All of which brings me back, somewhat circuitously, to my point. The Kyoto Protocol was more of a failure than a triumph for international environmental law in terms of the problem that it sought to regulate. The debate should have moved on immediately to how the targets could be significantly increased, how the loopholes could be tightened up; in short, to how the legacy of Kyoto could be left behind. Instead, it has become the focal point for environmental campaigning, allowing those (few) such as Blair actually on target to meet the reductions targets to trumpet their “pride” in achieving what, without the American u-turn, would have been viewed as woefully little progress, and to offset their failure to secure what would constitute significant progress against this.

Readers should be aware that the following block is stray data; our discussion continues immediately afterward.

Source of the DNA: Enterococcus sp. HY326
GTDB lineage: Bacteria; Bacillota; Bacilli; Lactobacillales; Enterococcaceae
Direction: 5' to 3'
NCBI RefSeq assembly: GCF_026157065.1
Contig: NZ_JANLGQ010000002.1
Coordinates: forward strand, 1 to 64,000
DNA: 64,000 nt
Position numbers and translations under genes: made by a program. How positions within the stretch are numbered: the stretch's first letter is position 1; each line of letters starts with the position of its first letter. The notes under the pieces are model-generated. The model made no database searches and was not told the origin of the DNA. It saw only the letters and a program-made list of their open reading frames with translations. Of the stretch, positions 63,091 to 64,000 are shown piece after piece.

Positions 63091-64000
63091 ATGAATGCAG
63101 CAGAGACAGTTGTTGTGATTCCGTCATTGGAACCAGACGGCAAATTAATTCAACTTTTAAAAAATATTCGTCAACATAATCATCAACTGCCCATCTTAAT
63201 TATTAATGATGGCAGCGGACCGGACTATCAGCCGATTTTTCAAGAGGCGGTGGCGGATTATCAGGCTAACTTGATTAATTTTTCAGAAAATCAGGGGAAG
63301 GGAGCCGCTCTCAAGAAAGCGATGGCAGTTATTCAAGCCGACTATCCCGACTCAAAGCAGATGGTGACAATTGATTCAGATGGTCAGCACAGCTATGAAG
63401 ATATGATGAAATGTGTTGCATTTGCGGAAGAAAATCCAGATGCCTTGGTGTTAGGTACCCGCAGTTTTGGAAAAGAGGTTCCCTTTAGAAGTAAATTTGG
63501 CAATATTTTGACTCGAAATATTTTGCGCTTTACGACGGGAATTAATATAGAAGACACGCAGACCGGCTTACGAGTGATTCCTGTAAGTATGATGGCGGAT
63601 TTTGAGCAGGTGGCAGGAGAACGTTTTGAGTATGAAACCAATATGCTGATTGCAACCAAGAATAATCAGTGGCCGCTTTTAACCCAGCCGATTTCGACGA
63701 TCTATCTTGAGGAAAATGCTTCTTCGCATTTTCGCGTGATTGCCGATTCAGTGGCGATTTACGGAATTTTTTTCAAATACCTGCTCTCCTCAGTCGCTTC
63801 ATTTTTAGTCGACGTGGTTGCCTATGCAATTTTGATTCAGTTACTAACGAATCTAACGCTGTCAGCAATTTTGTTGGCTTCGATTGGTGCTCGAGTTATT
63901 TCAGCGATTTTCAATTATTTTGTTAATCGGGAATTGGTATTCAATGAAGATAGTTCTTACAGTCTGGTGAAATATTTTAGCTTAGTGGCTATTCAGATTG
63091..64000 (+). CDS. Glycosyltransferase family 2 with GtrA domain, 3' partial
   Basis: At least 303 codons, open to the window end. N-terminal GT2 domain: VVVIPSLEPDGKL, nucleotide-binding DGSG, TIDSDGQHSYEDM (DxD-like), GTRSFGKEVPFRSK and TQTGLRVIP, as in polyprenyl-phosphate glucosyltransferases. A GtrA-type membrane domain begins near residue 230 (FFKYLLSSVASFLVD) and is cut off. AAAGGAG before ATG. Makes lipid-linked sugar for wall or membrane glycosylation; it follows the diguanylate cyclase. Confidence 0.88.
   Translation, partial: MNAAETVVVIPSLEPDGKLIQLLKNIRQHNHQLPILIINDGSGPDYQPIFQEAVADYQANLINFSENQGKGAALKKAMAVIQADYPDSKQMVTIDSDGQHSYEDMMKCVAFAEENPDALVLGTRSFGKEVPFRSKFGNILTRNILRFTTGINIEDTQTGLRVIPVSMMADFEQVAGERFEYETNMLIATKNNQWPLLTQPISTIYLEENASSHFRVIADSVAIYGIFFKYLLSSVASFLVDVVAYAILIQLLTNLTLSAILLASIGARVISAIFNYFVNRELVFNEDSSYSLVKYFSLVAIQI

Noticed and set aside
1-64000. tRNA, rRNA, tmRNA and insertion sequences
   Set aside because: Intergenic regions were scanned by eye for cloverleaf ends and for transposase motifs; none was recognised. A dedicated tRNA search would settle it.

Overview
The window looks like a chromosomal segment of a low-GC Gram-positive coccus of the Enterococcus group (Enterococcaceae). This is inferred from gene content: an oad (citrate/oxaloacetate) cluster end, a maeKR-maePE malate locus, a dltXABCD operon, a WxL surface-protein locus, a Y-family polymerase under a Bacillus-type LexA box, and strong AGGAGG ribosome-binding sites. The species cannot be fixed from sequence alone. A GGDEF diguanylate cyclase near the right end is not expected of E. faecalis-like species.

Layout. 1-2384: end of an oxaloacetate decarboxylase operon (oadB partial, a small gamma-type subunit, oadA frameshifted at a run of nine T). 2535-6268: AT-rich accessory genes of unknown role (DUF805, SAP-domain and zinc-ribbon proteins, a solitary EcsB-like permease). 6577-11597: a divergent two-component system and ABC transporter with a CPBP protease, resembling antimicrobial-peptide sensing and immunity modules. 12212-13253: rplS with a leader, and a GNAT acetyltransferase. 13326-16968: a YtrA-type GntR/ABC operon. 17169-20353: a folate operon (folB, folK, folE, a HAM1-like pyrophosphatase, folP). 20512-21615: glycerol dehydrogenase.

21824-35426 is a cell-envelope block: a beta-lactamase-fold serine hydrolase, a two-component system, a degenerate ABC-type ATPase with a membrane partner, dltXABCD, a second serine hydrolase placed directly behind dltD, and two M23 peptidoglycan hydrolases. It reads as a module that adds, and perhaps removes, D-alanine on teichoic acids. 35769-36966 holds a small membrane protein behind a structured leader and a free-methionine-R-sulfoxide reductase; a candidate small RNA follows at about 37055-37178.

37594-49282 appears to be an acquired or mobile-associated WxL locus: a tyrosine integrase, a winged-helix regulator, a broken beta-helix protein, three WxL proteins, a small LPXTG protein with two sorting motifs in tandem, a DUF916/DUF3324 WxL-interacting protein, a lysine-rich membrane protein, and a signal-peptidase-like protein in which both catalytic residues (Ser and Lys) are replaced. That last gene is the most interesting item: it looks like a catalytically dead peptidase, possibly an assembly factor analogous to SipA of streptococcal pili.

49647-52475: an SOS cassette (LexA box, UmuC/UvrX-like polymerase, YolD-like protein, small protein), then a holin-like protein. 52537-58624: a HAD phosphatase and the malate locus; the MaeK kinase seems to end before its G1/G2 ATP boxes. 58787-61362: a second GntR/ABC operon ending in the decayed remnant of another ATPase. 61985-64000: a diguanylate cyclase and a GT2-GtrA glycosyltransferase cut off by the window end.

Bush, then, by allowing himself to be cast as the environmental super-villain, has made other, albeit lesser, villains appear saintly by comparison; and, in doing so, has significantly set back the project of turning the tide of global warming to the point at which we may well feel that we’d have been better off if Kyoto had simply never happened. Interesting, then, to read Scott’s earlier blog about a conservative “softening” towards the Protocol; the debate seems to have been quite literally set back by ten years or so. If indeed this is happening, and it is due to an acknowledgement of the reality of global warming, then we may yet be able to move the debate to the necessary level, significantly beyond an endorsement of the targets and procedures agreed upon at Kyoto; however, if I was a concerned resident of one of those countries whose very existence is threatened by global warming, I wouldn’t hold my breath. Then again, in a few years’ time, perhaps that’s exactly what I’d be doing…